2017 Workshop:high latitude IT coupling

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New Challenges in High-Latitude Ionosphere-Thermosphere Coupling

Location, Date/Time and Duration

2 hours


Yanshi Huang
Cheryl Huang
Olga Verkhoglyadova
Andy Gerrard
Geonhwa Jee

Workshop Categories

Altitudes: IT - Latitudes: polar - Inst/Model: satellite - Other:

Format of the Workshop

Short Presentations

Estimated attendance


Requested Specific Days


Special technology requests


The workshop addresses the outstanding unsolved problems in the energy coupling processes of Earth’s Ionosphere-Thermosphere (IT) system at high-latitudes. The goal is to improve the IT predicting and forecasting capabilities through raising and solving these problems. This workshop fits one of the themes in the CEDAR Strategic Planning for the Next Decade: variability in the Space-Atmosphere Interaction Region. The topics covered are related to several thrusts in the CEDAR Strategic Plan (2011) such as thrust #1: Encourage and Undertake a Systems Perspective to Geospace and thrust #2: Explore Exchange Processes at Interfaces and Boundaries. The questions of this workshop will be addressed through comprehensive studies of observational data and numerical model simulations. Current measurements of the high-latitude energy input (DMSP, CHAMP, SWARM etc.) and energy dissipation into neutral and plasma (radars, FPIs, GRACE etc.) are available to investigate the IT coupling processes. Numerical simulation results can be compared to the observations to test if the ionospheric and thermospheric heating is correctly specified in the models.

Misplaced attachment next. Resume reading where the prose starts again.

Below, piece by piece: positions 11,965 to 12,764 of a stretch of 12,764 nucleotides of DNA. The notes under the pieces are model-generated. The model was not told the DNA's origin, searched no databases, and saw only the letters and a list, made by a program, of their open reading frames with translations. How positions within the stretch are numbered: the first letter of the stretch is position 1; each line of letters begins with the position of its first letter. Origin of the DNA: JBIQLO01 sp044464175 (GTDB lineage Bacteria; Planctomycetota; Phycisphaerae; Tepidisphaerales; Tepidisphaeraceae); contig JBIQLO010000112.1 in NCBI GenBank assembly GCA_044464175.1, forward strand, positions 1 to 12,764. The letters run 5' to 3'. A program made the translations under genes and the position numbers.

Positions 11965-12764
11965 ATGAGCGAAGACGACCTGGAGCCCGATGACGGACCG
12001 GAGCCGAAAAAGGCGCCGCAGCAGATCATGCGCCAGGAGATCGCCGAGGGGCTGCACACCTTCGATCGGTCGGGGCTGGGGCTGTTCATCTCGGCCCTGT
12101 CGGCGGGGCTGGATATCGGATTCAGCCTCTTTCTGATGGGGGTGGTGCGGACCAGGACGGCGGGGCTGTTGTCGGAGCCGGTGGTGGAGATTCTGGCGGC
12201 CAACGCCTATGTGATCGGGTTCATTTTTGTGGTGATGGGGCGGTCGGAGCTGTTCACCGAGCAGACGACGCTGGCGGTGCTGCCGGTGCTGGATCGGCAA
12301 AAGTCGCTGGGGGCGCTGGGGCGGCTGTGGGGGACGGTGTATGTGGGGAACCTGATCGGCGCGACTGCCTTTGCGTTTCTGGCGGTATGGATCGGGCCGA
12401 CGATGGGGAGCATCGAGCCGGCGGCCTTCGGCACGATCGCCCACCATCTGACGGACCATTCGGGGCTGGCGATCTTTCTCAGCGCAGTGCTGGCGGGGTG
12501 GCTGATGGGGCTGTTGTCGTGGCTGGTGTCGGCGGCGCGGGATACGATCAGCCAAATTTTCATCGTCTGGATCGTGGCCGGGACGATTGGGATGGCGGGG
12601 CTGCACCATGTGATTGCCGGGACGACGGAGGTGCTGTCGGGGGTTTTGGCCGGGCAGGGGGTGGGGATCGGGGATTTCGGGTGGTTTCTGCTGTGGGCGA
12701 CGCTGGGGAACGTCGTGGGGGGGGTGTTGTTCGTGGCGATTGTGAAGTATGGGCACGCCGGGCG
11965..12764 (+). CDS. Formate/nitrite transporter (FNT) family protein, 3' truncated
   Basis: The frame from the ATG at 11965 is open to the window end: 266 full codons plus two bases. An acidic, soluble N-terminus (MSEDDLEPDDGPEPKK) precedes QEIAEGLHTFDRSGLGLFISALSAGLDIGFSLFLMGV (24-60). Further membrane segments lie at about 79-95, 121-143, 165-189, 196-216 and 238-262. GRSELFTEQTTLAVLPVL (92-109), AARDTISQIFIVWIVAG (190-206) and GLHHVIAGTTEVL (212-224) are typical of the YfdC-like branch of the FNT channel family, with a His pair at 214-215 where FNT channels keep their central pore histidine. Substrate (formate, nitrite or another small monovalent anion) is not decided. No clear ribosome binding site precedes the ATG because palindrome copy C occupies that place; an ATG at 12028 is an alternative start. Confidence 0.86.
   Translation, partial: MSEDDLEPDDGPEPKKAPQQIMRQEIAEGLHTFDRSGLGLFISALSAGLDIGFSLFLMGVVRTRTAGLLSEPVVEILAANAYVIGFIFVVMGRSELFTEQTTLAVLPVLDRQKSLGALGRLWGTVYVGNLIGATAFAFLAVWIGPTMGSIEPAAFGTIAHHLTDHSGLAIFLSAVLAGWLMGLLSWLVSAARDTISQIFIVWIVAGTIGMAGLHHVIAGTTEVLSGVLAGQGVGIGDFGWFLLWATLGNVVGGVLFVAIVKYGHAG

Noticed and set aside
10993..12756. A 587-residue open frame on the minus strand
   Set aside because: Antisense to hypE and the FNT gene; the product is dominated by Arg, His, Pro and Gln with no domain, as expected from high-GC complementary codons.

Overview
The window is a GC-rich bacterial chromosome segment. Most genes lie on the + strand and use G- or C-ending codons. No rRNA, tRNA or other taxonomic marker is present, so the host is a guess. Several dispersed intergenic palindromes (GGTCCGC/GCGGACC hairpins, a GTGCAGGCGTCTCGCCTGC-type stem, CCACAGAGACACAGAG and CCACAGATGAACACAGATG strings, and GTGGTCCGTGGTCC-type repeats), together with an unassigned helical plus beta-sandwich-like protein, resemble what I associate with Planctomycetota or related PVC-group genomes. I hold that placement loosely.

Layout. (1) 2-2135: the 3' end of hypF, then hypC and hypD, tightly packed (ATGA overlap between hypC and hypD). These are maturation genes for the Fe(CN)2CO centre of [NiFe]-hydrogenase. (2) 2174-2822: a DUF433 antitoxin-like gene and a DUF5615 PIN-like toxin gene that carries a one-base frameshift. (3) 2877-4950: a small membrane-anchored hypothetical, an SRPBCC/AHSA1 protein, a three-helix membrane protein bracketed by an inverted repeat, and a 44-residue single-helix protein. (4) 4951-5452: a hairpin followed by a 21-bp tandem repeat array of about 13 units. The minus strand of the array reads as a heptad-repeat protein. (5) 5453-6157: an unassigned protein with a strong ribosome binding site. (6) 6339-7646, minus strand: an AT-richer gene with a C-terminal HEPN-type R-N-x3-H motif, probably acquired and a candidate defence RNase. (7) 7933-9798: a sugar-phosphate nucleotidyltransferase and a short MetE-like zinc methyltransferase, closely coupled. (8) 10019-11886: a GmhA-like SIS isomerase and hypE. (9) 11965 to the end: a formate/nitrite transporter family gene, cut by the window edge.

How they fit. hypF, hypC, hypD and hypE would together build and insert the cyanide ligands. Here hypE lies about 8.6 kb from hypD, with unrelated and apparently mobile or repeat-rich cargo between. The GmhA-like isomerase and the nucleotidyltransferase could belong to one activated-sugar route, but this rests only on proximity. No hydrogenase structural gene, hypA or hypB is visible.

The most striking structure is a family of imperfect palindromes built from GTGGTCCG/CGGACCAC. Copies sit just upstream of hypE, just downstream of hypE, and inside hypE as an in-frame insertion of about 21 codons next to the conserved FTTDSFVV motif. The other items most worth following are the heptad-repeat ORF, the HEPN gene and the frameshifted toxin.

Solar wind energy is dissipated in the ionosphere- thermosphere (IT) system through Joule heating and particle precipitation at high latitudes. The ionospheric currents heat the thermosphere through ion-neutral collisions with subsequent ion drag, while the energetic particles heat the thermosphere through ionization, excitation and dissociation of the neutral species. There is increasing evidence that heating of ions and neutrals occurs at very high latitudes besides in the auroral zones for both geomagnetic quiet and active times, which is not well described by models. We solicit presentations of high latitude IT coupling processes responsive to solar wind energy input. We encourage presentations with new results from numerical modeling and data analysis relevant to outstanding unsolved problems. These preliminary studies will help to improve our understanding of the IT coupling at high latitudes and to formulate new challenges in the community.


Workshop Summary

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